Backup is a fail-safe measure in case something prevents your organization from accessing data stored in the cloud or local drive. Practice the 3-2-1 backup rule. This rule requires three (3) copies of your data, two (2) backup copies on different storage media, and one (1) of the storage should be located offsite such as in the cloud.
- Secure Remote Access
Secure remote access to your organization’s network and cloud accounts with multi-factor authentication – a security feature that goes beyond the traditional single-factor authentication, referring to the commonly used username and password combination. The use of multi-factor authentication protects your business IT infrastructure from brute-force attack – a type of cyberattack that uses the trial-and-error method in guessing the correct username and password combination.
It’s important to note that there are available resources online that make it possible to bypass multi-factor authentication. As such, added layers of security measures have to be in place to protect your business IT infrastructure.
In addition to multi-factor authentication, limit access to your organization’s network and cloud accounts via VPN, short for virtual private network. Like multi-factor authentication, VPN adds an extra layer of protection for your organization’s network and cloud accounts. Be sure to apply in a timely manner patches to VPN.
In light of the on-going COVID-19 pandemic and people moving on to working at home, cybercriminals are actively exploiting known security vulnerabilities in various VPN products. It’s also important to choose a trusted VPN product as there are fly-by-night VPN vendors out there whose only aim is to steal customers’ data.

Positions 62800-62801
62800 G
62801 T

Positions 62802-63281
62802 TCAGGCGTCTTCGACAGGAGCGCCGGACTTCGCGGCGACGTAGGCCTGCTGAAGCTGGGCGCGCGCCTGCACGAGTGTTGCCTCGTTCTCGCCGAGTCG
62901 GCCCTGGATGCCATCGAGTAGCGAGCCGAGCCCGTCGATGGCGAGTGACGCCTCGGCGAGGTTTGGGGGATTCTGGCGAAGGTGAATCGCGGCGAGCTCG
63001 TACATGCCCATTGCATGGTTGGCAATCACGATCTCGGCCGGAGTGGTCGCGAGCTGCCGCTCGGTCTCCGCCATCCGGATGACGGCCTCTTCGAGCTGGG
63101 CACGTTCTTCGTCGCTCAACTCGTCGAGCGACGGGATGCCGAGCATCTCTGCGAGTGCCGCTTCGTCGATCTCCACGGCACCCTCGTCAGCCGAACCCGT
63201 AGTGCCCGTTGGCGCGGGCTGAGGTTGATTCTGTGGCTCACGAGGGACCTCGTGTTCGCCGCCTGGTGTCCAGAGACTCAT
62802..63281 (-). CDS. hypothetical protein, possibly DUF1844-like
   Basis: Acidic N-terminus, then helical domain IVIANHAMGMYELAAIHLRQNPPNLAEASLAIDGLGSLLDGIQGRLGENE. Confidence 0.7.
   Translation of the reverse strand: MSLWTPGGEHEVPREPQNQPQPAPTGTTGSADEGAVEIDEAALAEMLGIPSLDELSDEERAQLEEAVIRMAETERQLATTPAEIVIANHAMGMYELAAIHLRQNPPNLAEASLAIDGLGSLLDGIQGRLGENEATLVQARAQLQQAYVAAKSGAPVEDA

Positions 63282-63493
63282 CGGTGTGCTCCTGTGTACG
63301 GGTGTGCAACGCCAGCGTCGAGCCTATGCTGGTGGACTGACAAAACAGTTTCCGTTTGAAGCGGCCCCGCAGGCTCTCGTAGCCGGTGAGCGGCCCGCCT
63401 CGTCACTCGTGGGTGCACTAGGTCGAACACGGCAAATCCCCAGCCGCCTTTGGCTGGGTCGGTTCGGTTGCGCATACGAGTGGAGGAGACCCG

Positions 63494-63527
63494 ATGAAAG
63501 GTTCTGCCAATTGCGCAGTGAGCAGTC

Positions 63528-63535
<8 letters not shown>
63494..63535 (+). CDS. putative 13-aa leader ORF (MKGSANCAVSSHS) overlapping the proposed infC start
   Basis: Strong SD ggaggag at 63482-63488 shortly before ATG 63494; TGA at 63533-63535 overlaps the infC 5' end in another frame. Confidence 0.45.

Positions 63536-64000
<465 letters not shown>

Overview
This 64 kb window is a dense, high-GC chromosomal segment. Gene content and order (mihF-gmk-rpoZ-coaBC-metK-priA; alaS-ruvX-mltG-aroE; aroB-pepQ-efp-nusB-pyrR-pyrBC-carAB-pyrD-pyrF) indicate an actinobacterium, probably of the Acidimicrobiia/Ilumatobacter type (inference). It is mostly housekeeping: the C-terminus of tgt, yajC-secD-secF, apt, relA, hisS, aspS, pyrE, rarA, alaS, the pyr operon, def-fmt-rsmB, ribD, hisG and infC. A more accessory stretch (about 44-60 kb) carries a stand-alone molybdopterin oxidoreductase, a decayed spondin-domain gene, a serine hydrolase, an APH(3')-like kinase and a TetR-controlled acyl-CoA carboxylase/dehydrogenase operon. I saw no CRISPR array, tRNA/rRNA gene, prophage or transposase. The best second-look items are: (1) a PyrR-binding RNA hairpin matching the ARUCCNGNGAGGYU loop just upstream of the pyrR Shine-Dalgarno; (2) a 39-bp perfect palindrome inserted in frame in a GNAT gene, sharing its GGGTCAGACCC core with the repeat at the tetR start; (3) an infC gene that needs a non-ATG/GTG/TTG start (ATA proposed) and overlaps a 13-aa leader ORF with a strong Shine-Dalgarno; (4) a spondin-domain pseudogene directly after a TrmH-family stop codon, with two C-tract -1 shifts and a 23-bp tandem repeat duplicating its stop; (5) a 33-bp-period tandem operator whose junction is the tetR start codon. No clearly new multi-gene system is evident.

The Canadian Centre for Cyber Security has this added advisory when allowing workers who work from home to remotely access your organization’s work server: “Your organization should assess what data is sent and accessed through a VPN and the value of this data to understand the risks associated with using a VPN. Your organization should have clear policies for employees who use a VPN to remotely access a work server.”
- System Logs
A log is a record of events that take place within your organization’s networks and systems. Logs play a vital role when it comes to diagnosing problems into your organization’s networks and systems, such as unauthorized access.
- Cyber Incident Response & Management
In switching business operations from physical to digital, always assume that your business will be attacked. Cybercriminals are relentless in their pursuit to gain financial advantage or simply to create chaos. Having a clear cyber incident response plan on what to do in case something untoward happens to your organization’s IT systems, networks and cloud accounts is important.
At GenX Solutions, we’ve helped hundreds of businesses and business users across Canada successfully migrate to and support remote work arrangement.
Save valuable time, money and resources when you contact us today for a free, no obligation evaluation of your business requirements. Call now (416) 920-3000 or email us at firstname.lastname@example.org